American engineers have created a bracelet that complements the VR helmet with tactile stimuli. It can be compressed at the wrist or vibrate in different parts, and thus to simulate interaction with objects in the virtual world. The article will be presented at the conference CHI 2020.
The inability to qualitatively reproduce the haptic feedback from the objects is one of the key unresolved aspects of the VR and AR devices the current generation. Due to the fact that the user does not receive sensations from the manipulation of objects there is a mismatch between visual and tactile signals and a General sense of immersion in virtual reality is reduced.
At the current stage of development of technologies in serial devices, this problem is almost solved, and those that simulate physical contact, commonly used massive gloves with actuators. In perspective development engineers use and other structures but they are also usually quite complicated and cumbersome (as in the case of VR-fan).
Colonese Nicholas (Nicholas Colonnese), together with colleagues from the research division of Facebook, and rice University have developed a device, which in its capabilities and size is intermediate between the normal VR controllers, able to vibrate in his hand, and complex devices for qualitative simulation. The first version of the design was presented last year at the IEEE World Haptics Conference, and this year the engineers introduced a new version that can work simultaneously on both hands, and support more types of interaction.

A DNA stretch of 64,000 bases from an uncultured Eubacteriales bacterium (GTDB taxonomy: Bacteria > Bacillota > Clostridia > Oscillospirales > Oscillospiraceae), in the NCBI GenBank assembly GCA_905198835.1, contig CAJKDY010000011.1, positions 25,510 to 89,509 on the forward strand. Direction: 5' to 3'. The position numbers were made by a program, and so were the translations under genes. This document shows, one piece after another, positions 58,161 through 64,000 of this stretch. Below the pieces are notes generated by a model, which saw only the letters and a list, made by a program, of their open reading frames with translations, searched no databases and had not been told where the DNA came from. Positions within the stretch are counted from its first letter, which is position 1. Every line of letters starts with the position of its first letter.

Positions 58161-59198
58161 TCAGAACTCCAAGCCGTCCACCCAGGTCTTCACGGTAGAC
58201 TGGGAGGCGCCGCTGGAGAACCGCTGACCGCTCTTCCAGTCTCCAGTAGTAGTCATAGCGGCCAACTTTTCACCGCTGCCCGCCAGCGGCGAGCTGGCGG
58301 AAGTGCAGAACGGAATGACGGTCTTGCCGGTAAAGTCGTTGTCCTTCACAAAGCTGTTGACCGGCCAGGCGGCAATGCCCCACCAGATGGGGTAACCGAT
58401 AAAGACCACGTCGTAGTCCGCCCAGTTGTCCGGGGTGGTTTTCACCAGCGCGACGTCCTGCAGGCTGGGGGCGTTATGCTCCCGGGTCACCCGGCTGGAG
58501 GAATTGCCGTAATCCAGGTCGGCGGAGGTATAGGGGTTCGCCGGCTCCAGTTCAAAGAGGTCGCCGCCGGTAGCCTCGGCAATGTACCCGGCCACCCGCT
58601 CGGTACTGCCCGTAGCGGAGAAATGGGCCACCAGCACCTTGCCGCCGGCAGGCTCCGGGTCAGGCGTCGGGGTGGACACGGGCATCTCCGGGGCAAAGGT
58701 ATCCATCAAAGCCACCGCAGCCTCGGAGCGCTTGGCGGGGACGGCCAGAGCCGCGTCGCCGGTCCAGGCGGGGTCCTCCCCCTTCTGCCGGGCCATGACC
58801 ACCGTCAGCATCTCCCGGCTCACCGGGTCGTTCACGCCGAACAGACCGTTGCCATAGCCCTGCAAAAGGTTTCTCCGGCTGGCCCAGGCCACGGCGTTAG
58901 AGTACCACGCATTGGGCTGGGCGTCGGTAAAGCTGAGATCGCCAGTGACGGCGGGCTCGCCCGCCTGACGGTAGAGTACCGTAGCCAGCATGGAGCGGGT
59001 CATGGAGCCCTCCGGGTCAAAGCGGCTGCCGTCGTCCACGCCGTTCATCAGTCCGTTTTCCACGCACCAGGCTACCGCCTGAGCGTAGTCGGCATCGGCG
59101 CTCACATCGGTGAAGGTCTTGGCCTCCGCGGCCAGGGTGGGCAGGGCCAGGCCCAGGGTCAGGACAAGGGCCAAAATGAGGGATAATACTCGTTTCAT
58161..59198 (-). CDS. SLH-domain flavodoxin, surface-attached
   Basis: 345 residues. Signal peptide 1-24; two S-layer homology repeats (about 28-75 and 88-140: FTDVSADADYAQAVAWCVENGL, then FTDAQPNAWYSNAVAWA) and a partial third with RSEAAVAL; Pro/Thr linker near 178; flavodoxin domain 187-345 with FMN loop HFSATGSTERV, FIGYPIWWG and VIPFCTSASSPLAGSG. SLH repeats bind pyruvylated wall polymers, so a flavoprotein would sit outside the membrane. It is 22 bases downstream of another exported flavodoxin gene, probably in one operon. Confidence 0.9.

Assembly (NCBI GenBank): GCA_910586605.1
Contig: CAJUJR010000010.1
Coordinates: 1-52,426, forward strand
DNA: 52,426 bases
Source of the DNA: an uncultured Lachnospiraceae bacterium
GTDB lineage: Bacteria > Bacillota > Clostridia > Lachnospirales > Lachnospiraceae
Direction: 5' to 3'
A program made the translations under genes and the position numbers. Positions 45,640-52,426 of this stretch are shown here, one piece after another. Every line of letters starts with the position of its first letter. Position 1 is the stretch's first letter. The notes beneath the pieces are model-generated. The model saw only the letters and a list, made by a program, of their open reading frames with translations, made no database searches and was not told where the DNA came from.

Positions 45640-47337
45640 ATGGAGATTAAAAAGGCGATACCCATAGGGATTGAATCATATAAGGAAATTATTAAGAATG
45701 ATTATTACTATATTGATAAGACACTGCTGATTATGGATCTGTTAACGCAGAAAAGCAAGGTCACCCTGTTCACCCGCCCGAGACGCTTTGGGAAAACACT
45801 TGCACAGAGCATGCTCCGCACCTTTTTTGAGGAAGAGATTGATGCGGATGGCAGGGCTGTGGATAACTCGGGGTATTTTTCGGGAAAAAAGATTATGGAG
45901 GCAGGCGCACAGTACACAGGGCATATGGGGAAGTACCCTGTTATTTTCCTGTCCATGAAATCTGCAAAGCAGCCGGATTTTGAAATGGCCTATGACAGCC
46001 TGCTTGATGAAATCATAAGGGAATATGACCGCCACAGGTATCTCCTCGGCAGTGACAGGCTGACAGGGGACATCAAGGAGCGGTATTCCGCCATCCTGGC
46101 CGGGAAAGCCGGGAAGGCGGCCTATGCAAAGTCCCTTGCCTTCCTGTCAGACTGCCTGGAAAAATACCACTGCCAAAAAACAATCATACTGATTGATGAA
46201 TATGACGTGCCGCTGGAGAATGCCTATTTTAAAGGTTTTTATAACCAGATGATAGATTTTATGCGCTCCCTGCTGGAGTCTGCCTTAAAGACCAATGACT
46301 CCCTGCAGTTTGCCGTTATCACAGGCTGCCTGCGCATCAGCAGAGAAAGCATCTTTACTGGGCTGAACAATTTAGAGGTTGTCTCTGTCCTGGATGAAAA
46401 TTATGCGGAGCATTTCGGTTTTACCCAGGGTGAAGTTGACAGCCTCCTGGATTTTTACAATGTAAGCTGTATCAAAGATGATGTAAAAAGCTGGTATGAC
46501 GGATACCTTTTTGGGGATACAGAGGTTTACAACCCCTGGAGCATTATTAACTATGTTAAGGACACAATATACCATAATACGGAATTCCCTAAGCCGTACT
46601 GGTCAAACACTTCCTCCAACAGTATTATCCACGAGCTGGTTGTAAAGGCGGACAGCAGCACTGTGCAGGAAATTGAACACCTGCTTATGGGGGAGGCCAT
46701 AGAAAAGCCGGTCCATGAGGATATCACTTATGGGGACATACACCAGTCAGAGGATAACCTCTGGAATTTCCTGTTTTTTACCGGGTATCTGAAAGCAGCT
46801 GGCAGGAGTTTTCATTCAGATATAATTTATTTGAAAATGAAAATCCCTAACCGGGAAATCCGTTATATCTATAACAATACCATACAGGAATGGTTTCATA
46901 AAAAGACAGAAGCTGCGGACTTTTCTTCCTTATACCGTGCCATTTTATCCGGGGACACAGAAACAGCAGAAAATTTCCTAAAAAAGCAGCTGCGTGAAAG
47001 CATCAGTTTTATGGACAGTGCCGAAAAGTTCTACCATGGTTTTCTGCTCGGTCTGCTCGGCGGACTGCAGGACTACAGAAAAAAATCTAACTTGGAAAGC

There was supposed to be a video, but something went wrong.
The device is a bracelet consisting of one main segment and six smaller. The main link is connected to the other using a flexible polymer inserts, acting as springs, and wire rope. Inside the base segment is a motor that can pull the cable and thereby compress the bracelet around her wrist. So stress is distributed evenly inside the segments of the cable passes over a thin metal rod. Underneath each of the small segments is on one line vibroaction is the second way to affect the wrist in addition to squeezing.